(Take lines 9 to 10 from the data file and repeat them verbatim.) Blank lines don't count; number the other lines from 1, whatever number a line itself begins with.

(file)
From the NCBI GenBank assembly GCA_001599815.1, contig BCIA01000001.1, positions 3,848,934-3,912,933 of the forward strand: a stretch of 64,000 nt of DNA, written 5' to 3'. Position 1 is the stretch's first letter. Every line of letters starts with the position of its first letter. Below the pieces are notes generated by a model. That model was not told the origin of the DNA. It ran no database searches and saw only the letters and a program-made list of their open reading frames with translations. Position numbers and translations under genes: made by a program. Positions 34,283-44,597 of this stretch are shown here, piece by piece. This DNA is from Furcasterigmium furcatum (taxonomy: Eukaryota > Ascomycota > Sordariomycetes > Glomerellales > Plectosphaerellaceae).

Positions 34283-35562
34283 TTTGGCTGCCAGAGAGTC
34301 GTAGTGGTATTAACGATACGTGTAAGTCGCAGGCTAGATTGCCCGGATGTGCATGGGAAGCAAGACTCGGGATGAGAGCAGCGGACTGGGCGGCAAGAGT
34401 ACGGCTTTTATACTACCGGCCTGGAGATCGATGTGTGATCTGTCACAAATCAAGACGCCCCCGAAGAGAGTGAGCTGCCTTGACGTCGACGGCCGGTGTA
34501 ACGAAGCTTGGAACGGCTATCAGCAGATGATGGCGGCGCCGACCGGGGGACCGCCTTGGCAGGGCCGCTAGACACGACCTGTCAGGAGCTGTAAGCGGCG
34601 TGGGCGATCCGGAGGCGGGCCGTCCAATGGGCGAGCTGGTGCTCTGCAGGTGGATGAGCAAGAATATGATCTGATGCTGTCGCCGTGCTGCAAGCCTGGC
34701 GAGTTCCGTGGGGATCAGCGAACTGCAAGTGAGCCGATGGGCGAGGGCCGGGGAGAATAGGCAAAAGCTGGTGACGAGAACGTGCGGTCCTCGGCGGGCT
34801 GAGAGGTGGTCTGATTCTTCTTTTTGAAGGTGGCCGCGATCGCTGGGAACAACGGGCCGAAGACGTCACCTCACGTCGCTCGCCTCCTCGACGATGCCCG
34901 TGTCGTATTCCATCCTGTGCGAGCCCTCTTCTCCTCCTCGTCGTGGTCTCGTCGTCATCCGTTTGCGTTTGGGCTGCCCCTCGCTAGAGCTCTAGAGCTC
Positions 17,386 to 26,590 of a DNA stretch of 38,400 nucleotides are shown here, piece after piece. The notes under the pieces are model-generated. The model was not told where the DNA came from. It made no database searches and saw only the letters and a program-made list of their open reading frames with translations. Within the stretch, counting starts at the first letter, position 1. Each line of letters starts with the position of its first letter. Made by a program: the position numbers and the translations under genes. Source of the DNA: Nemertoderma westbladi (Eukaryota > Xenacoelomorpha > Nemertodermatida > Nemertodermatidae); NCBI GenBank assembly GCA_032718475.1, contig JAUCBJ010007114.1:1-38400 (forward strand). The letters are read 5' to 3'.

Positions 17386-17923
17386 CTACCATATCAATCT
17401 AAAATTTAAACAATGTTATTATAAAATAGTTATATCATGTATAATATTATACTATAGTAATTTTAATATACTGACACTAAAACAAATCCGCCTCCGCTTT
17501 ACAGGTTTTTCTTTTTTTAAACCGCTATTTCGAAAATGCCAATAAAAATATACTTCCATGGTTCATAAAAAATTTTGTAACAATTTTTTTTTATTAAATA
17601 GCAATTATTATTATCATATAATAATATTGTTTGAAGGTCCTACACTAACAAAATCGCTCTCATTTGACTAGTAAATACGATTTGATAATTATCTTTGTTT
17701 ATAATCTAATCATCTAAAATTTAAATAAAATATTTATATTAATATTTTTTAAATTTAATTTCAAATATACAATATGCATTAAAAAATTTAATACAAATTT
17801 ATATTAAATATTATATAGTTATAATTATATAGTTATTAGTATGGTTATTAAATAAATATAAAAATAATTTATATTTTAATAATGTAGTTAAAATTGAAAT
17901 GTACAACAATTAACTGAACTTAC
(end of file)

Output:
34801 GAGAGGTGGTCTGATTCTTCTTTTTGAAGGTGGCCGCGATCGCTGGGAACAACGGGCCGAAGACGTCACCTCACGTCGCTCGCCTCCTCGACGATGCCCG
34901 TGTCGTATTCCATCCTGTGCGAGCCCTCTTCTCCTCCTCGTCGTGGTCTCGTCGTCATCCGTTTGCGTTTGGGCTGCCCCTCGCTAGAGCTCTAGAGCTC